Regular readers of Cars In Depth know that I’m a fairly longtime contributor to The Truth About Cars. My former editors at TTAC, Ed Niedermeyer and Bertel Schmitt, recently launched a new automotive news and commentary venture called the Daily Kanban and they decided to start their public launch with an explosive story, one that got so much attention that it crashed their servers. It appears that over the years General Motors employees, usually not identified as such, have posted thousands of comments at TTAC, most likely in violation of GM’s own rules. Ford and Chrysler employees have also posted at the site without disclosing their employment. Bertel Schmitt says that he’s known about it for more than six months, dating back to when he was still managing editor of TTAC.
Now the management at TTAC, ever since site founder Bob Farago’s days, has always encouraged comments from informed industry insiders, and nobody wants anybody to get in trouble on the job for sharing that information with TTAC’s other readers, but many of the comments referred to by Ed and Bertel were obviously not there to inform but rather to praise their employers’ products and criticize, often unfairly, the competition. I don’t know what the term is in German, but in English we call that shilling, a term that literally dates to carny sideshow snake-oil salesmen. Ed and Bertel are both very smart guys who have a lot of knowledge and understanding about the automotive industry and I wish them both long and healthy lives. They earned a lot of respect from me and they both gave me a forum and a lot of latitude as a writer when they didn’t really have to. Still, Bertel’s report of OEM shills among TTAC commenters is very disturbing, and so was the manner in which it was reported.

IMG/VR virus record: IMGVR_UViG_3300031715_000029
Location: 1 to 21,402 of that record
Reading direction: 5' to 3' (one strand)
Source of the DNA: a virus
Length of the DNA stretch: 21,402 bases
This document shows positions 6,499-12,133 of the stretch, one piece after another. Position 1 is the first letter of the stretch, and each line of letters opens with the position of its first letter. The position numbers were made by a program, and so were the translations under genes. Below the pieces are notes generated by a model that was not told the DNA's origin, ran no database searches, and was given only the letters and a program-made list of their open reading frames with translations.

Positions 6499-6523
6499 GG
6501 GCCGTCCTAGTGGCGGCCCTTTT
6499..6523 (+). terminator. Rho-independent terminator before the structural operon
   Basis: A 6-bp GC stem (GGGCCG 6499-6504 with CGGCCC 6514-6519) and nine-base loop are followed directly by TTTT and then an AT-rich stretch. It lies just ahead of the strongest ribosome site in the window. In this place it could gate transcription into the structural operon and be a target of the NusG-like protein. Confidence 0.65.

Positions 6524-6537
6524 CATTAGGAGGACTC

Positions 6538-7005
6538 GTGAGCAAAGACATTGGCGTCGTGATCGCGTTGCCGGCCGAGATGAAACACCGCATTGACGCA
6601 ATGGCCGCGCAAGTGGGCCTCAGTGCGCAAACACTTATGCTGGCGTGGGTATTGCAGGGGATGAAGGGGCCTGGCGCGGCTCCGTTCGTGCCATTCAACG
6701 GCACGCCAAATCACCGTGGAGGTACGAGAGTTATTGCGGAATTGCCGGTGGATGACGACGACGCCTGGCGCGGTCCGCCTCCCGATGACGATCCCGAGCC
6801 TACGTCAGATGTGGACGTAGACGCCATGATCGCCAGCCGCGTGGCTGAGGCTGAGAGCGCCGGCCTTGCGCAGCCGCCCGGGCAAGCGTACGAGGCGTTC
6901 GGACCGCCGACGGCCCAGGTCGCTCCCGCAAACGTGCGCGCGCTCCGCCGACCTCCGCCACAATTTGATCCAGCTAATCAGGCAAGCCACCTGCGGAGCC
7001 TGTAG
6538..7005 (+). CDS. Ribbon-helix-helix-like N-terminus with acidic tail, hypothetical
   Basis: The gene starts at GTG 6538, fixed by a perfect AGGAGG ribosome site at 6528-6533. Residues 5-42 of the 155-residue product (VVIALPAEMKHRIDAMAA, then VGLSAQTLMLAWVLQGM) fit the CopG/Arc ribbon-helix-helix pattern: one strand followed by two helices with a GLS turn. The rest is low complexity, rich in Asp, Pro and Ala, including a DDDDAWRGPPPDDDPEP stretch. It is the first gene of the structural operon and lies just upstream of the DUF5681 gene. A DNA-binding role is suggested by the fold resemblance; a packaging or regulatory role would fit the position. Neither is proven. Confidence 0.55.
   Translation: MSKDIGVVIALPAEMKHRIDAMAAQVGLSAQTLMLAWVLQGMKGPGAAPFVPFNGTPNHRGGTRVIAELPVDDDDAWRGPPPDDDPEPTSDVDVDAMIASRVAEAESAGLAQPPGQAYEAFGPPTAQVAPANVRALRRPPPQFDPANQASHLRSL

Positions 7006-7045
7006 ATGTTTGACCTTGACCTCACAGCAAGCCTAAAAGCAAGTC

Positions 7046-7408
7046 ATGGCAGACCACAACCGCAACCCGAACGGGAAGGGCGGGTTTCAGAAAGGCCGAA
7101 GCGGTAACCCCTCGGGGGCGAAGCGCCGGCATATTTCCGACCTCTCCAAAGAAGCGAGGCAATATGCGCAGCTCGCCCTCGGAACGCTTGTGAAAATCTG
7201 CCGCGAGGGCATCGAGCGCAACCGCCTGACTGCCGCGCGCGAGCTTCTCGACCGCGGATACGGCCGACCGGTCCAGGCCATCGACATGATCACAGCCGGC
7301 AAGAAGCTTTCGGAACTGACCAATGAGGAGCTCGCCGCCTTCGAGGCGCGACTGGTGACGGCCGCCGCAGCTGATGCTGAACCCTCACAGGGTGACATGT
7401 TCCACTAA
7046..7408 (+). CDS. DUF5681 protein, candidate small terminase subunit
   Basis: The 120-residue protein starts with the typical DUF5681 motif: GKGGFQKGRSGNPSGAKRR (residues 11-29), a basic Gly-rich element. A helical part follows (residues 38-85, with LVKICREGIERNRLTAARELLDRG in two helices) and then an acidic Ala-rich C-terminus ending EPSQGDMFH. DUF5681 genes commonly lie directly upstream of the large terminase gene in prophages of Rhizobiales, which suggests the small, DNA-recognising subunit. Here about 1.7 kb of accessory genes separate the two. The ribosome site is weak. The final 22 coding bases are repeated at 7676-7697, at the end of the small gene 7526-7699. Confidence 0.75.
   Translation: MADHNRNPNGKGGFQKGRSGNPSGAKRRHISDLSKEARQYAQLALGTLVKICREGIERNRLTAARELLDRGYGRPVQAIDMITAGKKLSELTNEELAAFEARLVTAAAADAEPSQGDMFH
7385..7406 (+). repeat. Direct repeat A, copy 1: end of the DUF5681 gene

TTAC has always been known for the high quality of our comments. Bertel’s “news” should be disturbing to TTAC readers and really to anyone who cares about open debate about cars and the auto industry. So disturbing and attention getting that I can understand why Niedermeyer and Schmitt would want to use the story to get a lot of publicity for their new enterprise. I’m just not sure why Bertel left other TTAC editors and all of our readers in the dark for months about the OEM shilling once he knew that it was happening while he was still in charge of the site. If it’s worthy of note and get a link to their new site from Matt Drudge now, why did Bertel spike the story when he had the chance to run it at TTAC then? Even more curious is the fact that Bertel is now taking TTAC to task for not reporting on the same story that he spiked six and half months ago.